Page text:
Like many recent Transformers, Breacher is covered in 3mm rails compatible with the new clip-on weapons. His own double-barrelled cannon attaches via a clip, and he's got room enough to carry six other weapons at the same time. He features one clip on each fist, one on each of his forearm shields, two on the flap of armour that covers his backside and one on his alt-mode turret (on his back in robot mode). In the package he's got the gun attached to his fist-clips, and it probably looks the best there. I don't like to use the fist-clips though, because they look so good on their own with molded detail that makes them look like a built-in pair of spring-loaded brass knuckles. And honestly, Breacher looks more like the kind of guy who'd try to beat his enemies to death than someone who would shoot them, anyway. Unfortunately, none of the other clips are well-positioned to be used in robot mode - the ones on his forearms are cockeyed enough that his gun points off at a weird angle no matter how you attach it, and the others are behind him and nothing attached to them can aim convincingly in robot mode. Because of that, I usually leave the gun attached to his turret in robot mode and forget about it.

Breacher has the level of articulation I've come to expect from the last few waves of Scouts. His shoulders, elbows, wrists, neck, hips and ankles are all ball-jointed, while his knees and waist are on swivel joints. His legs can't swivel on a horizontal axis at the knees like most new Transformers, though, and his forearm kibble tends to get in the way a bit. He's not quite as poseable as Hubcap or Terradive, but he's passable.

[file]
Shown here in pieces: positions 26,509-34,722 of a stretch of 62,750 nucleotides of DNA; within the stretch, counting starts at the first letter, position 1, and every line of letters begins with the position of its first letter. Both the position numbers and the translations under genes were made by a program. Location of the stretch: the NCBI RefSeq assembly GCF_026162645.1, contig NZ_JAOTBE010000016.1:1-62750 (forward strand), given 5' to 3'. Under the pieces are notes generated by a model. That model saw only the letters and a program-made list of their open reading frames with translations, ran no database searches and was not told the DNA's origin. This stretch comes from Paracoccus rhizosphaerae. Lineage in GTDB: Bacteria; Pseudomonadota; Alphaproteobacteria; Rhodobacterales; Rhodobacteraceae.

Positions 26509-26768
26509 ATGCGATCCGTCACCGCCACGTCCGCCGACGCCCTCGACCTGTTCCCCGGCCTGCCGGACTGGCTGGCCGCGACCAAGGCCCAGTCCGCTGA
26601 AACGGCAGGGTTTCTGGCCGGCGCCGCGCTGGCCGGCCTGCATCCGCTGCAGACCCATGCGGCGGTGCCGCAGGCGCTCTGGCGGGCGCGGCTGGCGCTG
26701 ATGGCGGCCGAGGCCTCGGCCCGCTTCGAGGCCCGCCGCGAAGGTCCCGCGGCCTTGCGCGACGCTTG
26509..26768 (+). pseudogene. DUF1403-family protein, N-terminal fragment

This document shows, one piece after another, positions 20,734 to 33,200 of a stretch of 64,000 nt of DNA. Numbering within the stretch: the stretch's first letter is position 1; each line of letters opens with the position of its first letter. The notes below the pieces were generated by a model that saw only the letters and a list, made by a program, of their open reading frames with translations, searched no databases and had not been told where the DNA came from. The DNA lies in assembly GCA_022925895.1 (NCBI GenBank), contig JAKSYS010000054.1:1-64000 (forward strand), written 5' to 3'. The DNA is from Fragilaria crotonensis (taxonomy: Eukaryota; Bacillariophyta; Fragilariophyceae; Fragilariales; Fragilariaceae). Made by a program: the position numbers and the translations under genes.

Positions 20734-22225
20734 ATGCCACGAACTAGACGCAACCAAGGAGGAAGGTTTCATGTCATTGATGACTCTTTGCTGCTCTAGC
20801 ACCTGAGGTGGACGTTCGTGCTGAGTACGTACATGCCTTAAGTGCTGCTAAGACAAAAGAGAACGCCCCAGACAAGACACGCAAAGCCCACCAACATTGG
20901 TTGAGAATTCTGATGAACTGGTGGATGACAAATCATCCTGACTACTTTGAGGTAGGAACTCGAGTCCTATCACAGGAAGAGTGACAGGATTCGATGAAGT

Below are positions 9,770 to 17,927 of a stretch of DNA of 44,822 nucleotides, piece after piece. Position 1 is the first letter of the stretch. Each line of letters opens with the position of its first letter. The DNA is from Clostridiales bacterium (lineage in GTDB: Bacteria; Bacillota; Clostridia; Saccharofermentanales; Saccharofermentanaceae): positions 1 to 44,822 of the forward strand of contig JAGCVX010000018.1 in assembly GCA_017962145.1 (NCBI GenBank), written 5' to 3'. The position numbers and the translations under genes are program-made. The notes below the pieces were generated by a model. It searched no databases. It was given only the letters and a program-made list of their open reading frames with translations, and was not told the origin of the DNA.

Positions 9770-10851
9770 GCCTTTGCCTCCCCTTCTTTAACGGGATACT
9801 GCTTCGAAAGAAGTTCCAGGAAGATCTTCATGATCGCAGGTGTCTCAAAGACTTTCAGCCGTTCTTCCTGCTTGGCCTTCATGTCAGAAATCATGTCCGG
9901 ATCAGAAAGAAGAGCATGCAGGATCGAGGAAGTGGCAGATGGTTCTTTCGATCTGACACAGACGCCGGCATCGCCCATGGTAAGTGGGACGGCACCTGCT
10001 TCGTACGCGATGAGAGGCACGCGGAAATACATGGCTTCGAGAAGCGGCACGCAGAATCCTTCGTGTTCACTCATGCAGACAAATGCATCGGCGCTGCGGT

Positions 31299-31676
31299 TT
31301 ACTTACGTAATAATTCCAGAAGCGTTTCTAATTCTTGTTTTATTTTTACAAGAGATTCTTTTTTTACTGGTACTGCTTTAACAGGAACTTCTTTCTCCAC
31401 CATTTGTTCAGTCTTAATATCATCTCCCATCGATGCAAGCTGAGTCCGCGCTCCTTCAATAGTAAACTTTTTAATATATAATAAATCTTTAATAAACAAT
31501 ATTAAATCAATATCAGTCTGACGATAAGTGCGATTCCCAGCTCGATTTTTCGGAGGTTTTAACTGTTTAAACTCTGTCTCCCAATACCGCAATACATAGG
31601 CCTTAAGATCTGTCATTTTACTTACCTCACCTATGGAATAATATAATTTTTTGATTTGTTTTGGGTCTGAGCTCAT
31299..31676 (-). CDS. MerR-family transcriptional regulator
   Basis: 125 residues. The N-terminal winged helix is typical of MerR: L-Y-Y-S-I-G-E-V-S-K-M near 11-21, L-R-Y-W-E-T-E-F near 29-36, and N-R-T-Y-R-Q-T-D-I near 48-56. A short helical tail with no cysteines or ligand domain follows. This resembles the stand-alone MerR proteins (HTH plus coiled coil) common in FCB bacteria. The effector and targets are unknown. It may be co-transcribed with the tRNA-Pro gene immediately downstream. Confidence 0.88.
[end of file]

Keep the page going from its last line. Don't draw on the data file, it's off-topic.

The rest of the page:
The main problem I have with this toy is a QC issue: loose joints. The armour plates on his legs that fold up for robot mode tend to unfold themselves if he's tipped even slightly backwards, and the clip points on his hands (especially the right one) are just a little bit too small for his gun to clip onto securely. A bigger problem is that his torso unfolds quite a bit when you transform him from robot to APC, and one of the joints involved isn't tight enough to hold him together. This many pieces not fitting together properly on one toy is a major problem in my books, and unfortunately it's a problem I've seen on a lot of the Transformers I've bought in the last year. It's not enough to ruin the toy for me, but it's a disappointment.

Alternate Mode:

Breacher's alt-mode is a six-wheeled armoured personnel carrier with a double-barrelled cannon on top. He looks like Universe Onslaught's little brother in this mode, but compared to the much larger and vastly more detailed Onslaught, Breacher looks like a featureless blue box on wheels. With his smaller size, naturally he lacks most of the play features the larger toy had (electronics, translucent windows, flip-up headlights, mine-sweeping blades). He has one thing that Onslaught didn't, though: a turret that can rotate a full 360 degrees, with a gun that can be aimed up and down. Honestly, I'm not sure I could say that Breacher didn't get the better deal as far as play value goes.